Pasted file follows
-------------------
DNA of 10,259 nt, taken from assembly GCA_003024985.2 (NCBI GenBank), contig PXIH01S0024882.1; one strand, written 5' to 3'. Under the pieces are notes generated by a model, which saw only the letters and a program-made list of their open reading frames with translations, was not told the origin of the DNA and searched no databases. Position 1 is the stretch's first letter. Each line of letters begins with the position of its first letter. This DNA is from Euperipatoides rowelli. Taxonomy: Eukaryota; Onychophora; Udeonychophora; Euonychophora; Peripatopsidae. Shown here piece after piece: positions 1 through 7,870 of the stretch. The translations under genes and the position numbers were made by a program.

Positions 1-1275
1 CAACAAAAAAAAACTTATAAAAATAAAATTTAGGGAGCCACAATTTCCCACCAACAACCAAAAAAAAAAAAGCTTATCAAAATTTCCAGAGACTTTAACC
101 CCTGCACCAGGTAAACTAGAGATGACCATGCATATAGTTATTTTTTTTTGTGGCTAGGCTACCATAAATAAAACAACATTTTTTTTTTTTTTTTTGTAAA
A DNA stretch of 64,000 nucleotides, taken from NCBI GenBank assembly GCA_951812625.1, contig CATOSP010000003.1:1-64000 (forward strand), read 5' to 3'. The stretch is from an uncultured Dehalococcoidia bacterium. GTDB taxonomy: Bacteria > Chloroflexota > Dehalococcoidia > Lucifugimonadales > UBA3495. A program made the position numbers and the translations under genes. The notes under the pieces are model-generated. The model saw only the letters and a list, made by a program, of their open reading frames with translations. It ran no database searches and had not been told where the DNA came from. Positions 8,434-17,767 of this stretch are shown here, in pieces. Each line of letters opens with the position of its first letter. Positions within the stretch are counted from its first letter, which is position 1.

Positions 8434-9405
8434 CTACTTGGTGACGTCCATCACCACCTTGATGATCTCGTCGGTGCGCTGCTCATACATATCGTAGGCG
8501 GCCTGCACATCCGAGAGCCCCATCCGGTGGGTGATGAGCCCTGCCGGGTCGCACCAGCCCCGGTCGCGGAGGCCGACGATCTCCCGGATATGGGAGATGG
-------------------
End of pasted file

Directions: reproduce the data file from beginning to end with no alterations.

DNA of 10,259 nt, taken from assembly GCA_003024985.2 (NCBI GenBank), contig PXIH01S0024882.1; one strand, written 5' to 3'. Under the pieces are notes generated by a model, which saw only the letters and a program-made list of their open reading frames with translations, was not told the origin of the DNA and searched no databases. Position 1 is the stretch's first letter. Each line of letters begins with the position of its first letter. This DNA is from Euperipatoides rowelli. Taxonomy: Eukaryota; Onychophora; Udeonychophora; Euonychophora; Peripatopsidae. Shown here piece after piece: positions 1 through 7,870 of the stretch. The translations under genes and the position numbers were made by a program.

Positions 1-1275
1 CAACAAAAAAAAACTTATAAAAATAAAATTTAGGGAGCCACAATTTCCCACCAACAACCAAAAAAAAAAAAGCTTATCAAAATTTCCAGAGACTTTAACC
101 CCTGCACCAGGTAAACTAGAGATGACCATGCATATAGTTATTTTTTTTTGTGGCTAGGCTACCATAAATAAAACAACATTTTTTTTTTTTTTTTTGTAAA
A DNA stretch of 64,000 nucleotides, taken from NCBI GenBank assembly GCA_951812625.1, contig CATOSP010000003.1:1-64000 (forward strand), read 5' to 3'. The stretch is from an uncultured Dehalococcoidia bacterium. GTDB taxonomy: Bacteria > Chloroflexota > Dehalococcoidia > Lucifugimonadales > UBA3495. A program made the position numbers and the translations under genes. The notes under the pieces are model-generated. The model saw only the letters and a list, made by a program, of their open reading frames with translations. It ran no database searches and had not been told where the DNA came from. Positions 8,434-17,767 of this stretch are shown here, in pieces. Each line of letters opens with the position of its first letter. Positions within the stretch are counted from its first letter, which is position 1.

Positions 8434-9405
8434 CTACTTGGTGACGTCCATCACCACCTTGATGATCTCGTCGGTGCGCTGCTCATACATATCGTAGGCG
8501 GCCTGCACATCCGAGAGCCCCATCCGGTGGGTGATGAGCCCTGCCGGGTCGCACCAGCCCCGGTCGCGGAGGCCGACGATCTCCCGGATATGGGAGATGG